Additionally, not all the Apollo lunar photography was 'perfect' - far from it! Examination of the various films taken (available online from the Lunar and Planetary Institute website) show that many were inadvertent shutter releases, out of focus, poorly framed, affected by light leakage, etc.


The film would have melted in the heat.


It’s important to remember that in a vacuum the only ways to transfer heat are by conduction (physical contact) or radiation (being in direct sunlight). The film was in a film magazine, so was not heated by radiation. That leaves conduction. The film was in contact with the metal film magazine in some places, so it could undergo heat transfer via conduction. The film magazine would be heated via radiation at various times. The cameras and magazines, however, had a polished aluminium finish in order to reduce the amount of radiation heating. Also, when in sunlight the magazine would not immediately ‘jump’ to a very hot temperature; it would slowly heat as it absorbed solar radiation. Likewise, when in the shade, the magazine would slowly cool, radiating heat away. Because the magazines were being variously exposed to sunlight and shade, the temperature of the camera and film within operating limits.


The film would have been fogged when exposed to radiation


Film is affected to some degree by the various types of radiation in space, but the film chosen for Apollo was a special type that could withstand the journey into space without compromising its ability to correctly record colours. The film was made by Kodak-Eastman and known as SO 368 Ektachrome MS colour-reversal film (which had an ASA 64 rating) and Kodak 2485 black and white film (ASA 6000 rating). The colour film was developed from a film type (XR) designed to record colour images of US nuclear tests. The film magazines also afforded some protection, and when not is use they were stored in containers which further reduced the effects of radiation. You only need to think of some other examples to see that the radiation was foreseen. The first ‘spy satellites’ used photographic film which was ejected and recovered by aircraft. The first lunar satellites used photographic film which was developed onboard the satellites and then passed in front of a TV camera for transmission back to Earth. None of these systems had problems with the radiation in space.


Who filmed Neil Armstrong coming down the ladder?


The TV camera that gave us images of Armstrong descending the LM ladder was mounted on a special stowage area on the side of the LM. Known as the Modularised Equipment Stowage Assembly (MESA), it was hinged at the bottom and contained various equipment that would be needed during the lunar exploration. As astronauts exited the LM, they pulled on a D-ring handle that released the MESA and allowed it to swing down. The television camera was then activated from within the LM, and allowed images to be seen back on Earth. The same camera was later removed and placed on a stand to allow further images of astronaut activities around the LM.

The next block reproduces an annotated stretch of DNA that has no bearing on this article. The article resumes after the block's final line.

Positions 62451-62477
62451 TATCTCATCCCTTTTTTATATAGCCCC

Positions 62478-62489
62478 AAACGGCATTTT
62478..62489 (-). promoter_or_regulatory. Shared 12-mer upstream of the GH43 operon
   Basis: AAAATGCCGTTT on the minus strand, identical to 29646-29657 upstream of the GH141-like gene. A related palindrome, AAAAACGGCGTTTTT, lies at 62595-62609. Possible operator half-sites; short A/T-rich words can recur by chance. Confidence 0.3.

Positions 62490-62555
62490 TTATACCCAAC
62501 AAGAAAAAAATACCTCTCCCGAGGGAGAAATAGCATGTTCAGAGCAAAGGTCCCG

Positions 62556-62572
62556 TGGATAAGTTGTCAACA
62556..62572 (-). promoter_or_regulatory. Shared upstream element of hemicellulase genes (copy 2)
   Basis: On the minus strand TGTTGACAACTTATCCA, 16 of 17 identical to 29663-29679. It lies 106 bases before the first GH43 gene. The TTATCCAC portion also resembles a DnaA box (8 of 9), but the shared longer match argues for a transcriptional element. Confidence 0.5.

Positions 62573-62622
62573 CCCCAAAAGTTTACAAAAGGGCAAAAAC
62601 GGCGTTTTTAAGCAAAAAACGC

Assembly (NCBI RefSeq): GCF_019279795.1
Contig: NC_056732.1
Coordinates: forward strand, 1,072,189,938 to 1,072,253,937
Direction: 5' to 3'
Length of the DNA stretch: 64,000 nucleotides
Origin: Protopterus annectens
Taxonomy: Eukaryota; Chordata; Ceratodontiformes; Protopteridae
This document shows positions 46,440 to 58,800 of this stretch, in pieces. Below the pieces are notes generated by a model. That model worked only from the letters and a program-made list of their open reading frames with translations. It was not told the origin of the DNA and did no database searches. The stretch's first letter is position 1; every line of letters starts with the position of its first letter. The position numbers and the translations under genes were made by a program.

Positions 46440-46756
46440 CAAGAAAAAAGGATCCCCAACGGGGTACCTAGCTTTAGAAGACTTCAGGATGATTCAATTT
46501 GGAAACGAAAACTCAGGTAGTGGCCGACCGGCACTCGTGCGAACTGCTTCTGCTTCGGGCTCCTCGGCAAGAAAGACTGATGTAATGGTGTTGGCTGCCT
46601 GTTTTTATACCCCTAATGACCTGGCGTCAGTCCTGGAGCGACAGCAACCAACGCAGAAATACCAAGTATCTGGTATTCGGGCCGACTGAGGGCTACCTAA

Apollo 11 MESA during training


There are no stars in the photographs; this would have shown they were faked.


The reason no stars are normally seen in the Apollo photographs is because the exposure settings required for a correct image on the lunar surface was not sufficient for the stars to register on the film. To our eyes, the stars appear quite bright but they are actually quite dim; our eyes have far greater capability than film. The camera setting for most shots was 1/250th of a second at F8 or F11. You can try an experiment yourself to see how the stars don’t appear (you’ll need a tripod for this). Use an exposure of about 1/25th of a second, at night, around a lit area (such as near a streetlamp) with stars in the background. You’ll see the stars don’t appear. An exposure time of about 30 seconds will be required to get the stars to show up.


The shadows aren’t parallel as they should be.


Not all shadows will be parallel; it depends on the sun angle and the terrain upon which the shadow falls. Some examples are shown below; you can demonstrate this effect for yourself by taking your own images in similar conditions.


Fig. 1 - View from directly overhead to establish the direction of the shadow relative to the optical axis.


Fig. 2 - View from approximately 30 feet (10 meters) away. The irregular shape of the shadow is apparent.


Fig. 3 - View from approximately 45 feet (15 meters) away.


Fig. 4 - View from approximately 60 feet (20 meters) away. The rock shadow appears nearly horizontal.


Fig. 5 - A low angle view of the rock depicted in the following photographs.


Fig. 6 - View from directly overhead to establish actual direction of shadow relative to optical axis. The shadow at upper right is cast by the gnomon.


Fig. 7 - View from approximately 25 feet (8 meters) away. The difference between the rock shadow and the gnomon shadow begins to appear.


Fig. 4 - View from approximately 50 feet (17 meters) away. The difference between the gnomon shadow and the rock shadow is pronounced. The rock shadow appears nearly horizontal.

(Images courtesy of Clavius.og)


You can see the flag waving on the Moon, showing it is being blown by a breeze.


The only time the flags have ever been seen ‘waving’ is when the astronauts were adjusting the flagpole, twisting or hammering it into the lunar surface. Some people see the wrinkles in the flag fabric and take this to mean the flag is moving – but it’s not. The flag was made of a nylon material, rolled up and stored on the outside of the LM ladder. When the flagpole and flag were erected, some of the wrinkles in the fabric of the flag remained in the low lunar gravity.